Late For Work 5/29: Calm From Ravens Suggests Confidence From Inside Organization

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Calm From Ravens Suggests Confidence From Inside Organization

Before we jump into the football talk, let's start off today's Late For Work with a thank you to the men and women of our military on this Memorial Day. As Head Coach John Harbaugh said last week, this could very well be the most important holiday on the calendar.

Now to football…

There was some budding excitement at the Under Armour Performance Center last week as the Ravens came together for the first week of Organized Team Activities (OTAs). The revamped secondary drew strong reviews and third-year receiver Breshad Perriman had everyone talking about his hot start.

The Baltimore Sun's Peter Schmuck noticed an air of confidence projected from those inside the Castle.

"By all accounts, when the Ravens went through their first full-squad organized team activities this past week, the mood could not have been more upbeat," he wrote. "Apparently, no one has informed them that the rest of the pro football world doesn't think they're going to be very good."

Schmuck ran through some of the recent power rankings released by NFL reporters, and pointed out that CBS and The MMQB both had the Ravens in the bottom half of the league.

But the Ravens have never been too concerned with outside projections, and Schmuck certainly got that sense last week. 

"When [General Manager] Newsome was sitting on the rise above the practice field at the Under Armour Performance Center to watch the Ravens begin installing next season's schemes and assimilating the new players he acquired through free agency and in the draft, it's a pretty good bet he wasn't focused on the remaining holes in the roster," Schmuck wrote. "He was doing what he always does at this time of year — dwelling more on what he has than what he doesn't."

Schmuck looked at the wide receiver position, which has been discussed endlessly in Baltimore over the last few months. The Ravens are still in the market for a free-agent acquisition, but Newsome hasn't rushed to sign veterans such as Victor Cruz just for the sake of crossing that item off the to-do list.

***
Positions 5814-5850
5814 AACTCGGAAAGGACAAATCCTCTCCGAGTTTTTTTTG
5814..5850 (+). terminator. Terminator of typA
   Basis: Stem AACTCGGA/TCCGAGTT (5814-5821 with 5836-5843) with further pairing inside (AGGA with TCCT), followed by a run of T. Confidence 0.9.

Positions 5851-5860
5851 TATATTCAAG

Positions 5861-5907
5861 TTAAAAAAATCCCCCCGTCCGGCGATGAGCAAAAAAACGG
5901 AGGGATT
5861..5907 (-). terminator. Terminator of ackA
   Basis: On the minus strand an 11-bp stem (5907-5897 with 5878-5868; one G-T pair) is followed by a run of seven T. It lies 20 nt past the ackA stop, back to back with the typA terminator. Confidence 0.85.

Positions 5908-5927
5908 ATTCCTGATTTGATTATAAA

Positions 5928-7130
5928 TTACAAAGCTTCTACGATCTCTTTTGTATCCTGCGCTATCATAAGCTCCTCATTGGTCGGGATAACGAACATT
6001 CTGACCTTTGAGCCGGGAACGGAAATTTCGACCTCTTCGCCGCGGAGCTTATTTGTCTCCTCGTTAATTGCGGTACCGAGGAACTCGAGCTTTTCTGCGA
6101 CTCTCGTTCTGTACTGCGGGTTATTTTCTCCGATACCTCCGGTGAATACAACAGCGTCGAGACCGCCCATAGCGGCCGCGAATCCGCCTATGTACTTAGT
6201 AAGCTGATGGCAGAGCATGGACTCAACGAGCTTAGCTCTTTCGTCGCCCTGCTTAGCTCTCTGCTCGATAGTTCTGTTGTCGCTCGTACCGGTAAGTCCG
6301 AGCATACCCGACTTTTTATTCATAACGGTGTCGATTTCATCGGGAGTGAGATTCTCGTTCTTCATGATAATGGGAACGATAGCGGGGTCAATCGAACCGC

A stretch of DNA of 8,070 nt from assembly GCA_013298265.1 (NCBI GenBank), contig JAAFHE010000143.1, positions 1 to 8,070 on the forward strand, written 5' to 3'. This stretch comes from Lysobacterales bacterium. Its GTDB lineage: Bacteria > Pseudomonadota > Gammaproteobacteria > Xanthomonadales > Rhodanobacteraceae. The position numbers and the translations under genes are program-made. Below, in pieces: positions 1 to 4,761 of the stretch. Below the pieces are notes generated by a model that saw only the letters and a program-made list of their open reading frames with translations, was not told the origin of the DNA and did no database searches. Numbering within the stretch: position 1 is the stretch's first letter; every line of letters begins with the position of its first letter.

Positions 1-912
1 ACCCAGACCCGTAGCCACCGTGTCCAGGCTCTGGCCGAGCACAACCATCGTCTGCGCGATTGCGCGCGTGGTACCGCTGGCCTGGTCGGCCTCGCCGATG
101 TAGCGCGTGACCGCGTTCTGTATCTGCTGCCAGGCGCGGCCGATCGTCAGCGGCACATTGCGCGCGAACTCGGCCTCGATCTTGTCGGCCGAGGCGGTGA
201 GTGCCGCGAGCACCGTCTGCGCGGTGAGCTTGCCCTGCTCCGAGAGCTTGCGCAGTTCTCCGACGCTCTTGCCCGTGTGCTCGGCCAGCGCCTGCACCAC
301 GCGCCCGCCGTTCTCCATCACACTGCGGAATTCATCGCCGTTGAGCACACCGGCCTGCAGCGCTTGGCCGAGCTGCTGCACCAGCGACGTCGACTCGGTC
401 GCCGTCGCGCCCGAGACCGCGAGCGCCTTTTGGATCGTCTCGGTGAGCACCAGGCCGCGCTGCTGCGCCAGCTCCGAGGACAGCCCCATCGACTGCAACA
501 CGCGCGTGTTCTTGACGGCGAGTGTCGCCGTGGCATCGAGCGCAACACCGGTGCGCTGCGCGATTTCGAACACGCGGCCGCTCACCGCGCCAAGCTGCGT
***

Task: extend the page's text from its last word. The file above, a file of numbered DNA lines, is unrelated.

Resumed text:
"Newsome has said all along that he intends to add another veteran receiver and he probably will at some point in the next couple of months," Schmuck wrote. "He just isn't going to abandon a time-tested team-building philosophy that has held the organization in such good stead for most of his tenure."

The focus for the Ravens right now is to get a good look at the team during offseason practices. Rather than filling the roster with veterans who have questions of their own, the Ravens are giving young players like Perriman, Chris Moore, Michael Campanaro, Ryan Jensen and Kamalei Correa a chance to show what they can do. 

Newsome still has free agency as an option, but he has shown he won't rush to that conclusion.

"Harbaugh expressed a lot of confidence in the group of players that came together last week for the start of OTAs and Newsome has seemed content with the familiar direction this offseason has taken," Schmuck wrote. "Maybe they're fooling themselves and overrating their talent … or maybe they know a lot more about their team than the pundits who are poking holes in it."

Will Humphrey Or Carr Start Week 1?

The Ravens solidified the cornerback position when they signed Brandon Carr in March. They made it even stronger when they drafted Marlon Humphrey in the first round in April. 

Now one of the more intriguing position battles will take place opposite of top corner Jimmy Smith. 

Baltimore Beatdown examined the cornerback competition and predicted that the veteran will ultimately win the starting job.